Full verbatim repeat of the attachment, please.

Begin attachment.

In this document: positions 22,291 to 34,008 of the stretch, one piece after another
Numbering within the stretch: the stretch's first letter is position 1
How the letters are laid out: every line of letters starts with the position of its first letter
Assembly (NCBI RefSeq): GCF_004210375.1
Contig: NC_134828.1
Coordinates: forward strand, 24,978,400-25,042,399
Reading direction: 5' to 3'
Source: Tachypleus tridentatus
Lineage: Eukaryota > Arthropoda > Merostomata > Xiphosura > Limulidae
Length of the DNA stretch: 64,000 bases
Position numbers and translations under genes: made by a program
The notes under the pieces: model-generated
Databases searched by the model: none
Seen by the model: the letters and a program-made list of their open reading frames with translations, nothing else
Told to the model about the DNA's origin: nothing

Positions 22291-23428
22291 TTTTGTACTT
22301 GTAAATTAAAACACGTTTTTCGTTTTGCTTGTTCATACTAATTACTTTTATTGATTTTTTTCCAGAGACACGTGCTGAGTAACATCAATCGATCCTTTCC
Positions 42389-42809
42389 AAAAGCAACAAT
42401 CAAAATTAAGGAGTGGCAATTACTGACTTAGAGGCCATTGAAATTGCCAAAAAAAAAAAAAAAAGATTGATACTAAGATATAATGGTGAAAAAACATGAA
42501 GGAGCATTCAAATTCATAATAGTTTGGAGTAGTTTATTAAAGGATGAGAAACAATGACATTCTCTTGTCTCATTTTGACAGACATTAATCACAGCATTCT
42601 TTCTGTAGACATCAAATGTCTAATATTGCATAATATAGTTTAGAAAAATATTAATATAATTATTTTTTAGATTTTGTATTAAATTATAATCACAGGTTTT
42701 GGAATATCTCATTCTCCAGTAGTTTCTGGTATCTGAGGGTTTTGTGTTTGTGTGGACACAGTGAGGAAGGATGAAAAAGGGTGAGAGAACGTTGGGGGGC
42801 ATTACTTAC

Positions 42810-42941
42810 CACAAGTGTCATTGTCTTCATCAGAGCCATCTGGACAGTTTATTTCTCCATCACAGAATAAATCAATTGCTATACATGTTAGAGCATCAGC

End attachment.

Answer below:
In this document: positions 22,291 to 34,008 of the stretch, one piece after another
Numbering within the stretch: the stretch's first letter is position 1
How the letters are laid out: every line of letters starts with the position of its first letter
Assembly (NCBI RefSeq): GCF_004210375.1
Contig: NC_134828.1
Coordinates: forward strand, 24,978,400-25,042,399
Reading direction: 5' to 3'
Source: Tachypleus tridentatus
Lineage: Eukaryota > Arthropoda > Merostomata > Xiphosura > Limulidae
Length of the DNA stretch: 64,000 bases
Position numbers and translations under genes: made by a program
The notes under the pieces: model-generated
Databases searched by the model: none
Seen by the model: the letters and a program-made list of their open reading frames with translations, nothing else
Told to the model about the DNA's origin: nothing

Positions 22291-23428
22291 TTTTGTACTT
22301 GTAAATTAAAACACGTTTTTCGTTTTGCTTGTTCATACTAATTACTTTTATTGATTTTTTTCCAGAGACACGTGCTGAGTAACATCAATCGATCCTTTCC
Positions 42389-42809
42389 AAAAGCAACAAT
42401 CAAAATTAAGGAGTGGCAATTACTGACTTAGAGGCCATTGAAATTGCCAAAAAAAAAAAAAAAAGATTGATACTAAGATATAATGGTGAAAAAACATGAA
42501 GGAGCATTCAAATTCATAATAGTTTGGAGTAGTTTATTAAAGGATGAGAAACAATGACATTCTCTTGTCTCATTTTGACAGACATTAATCACAGCATTCT
42601 TTCTGTAGACATCAAATGTCTAATATTGCATAATATAGTTTAGAAAAATATTAATATAATTATTTTTTAGATTTTGTATTAAATTATAATCACAGGTTTT
42701 GGAATATCTCATTCTCCAGTAGTTTCTGGTATCTGAGGGTTTTGTGTTTGTGTGGACACAGTGAGGAAGGATGAAAAAGGGTGAGAGAACGTTGGGGGGC
42801 ATTACTTAC

Positions 42810-42941
42810 CACAAGTGTCATTGTCTTCATCAGAGCCATCTGGACAGTTTATTTCTCCATCACAGAATAAATCAATTGCTATACATGTTAGAGCATCAGC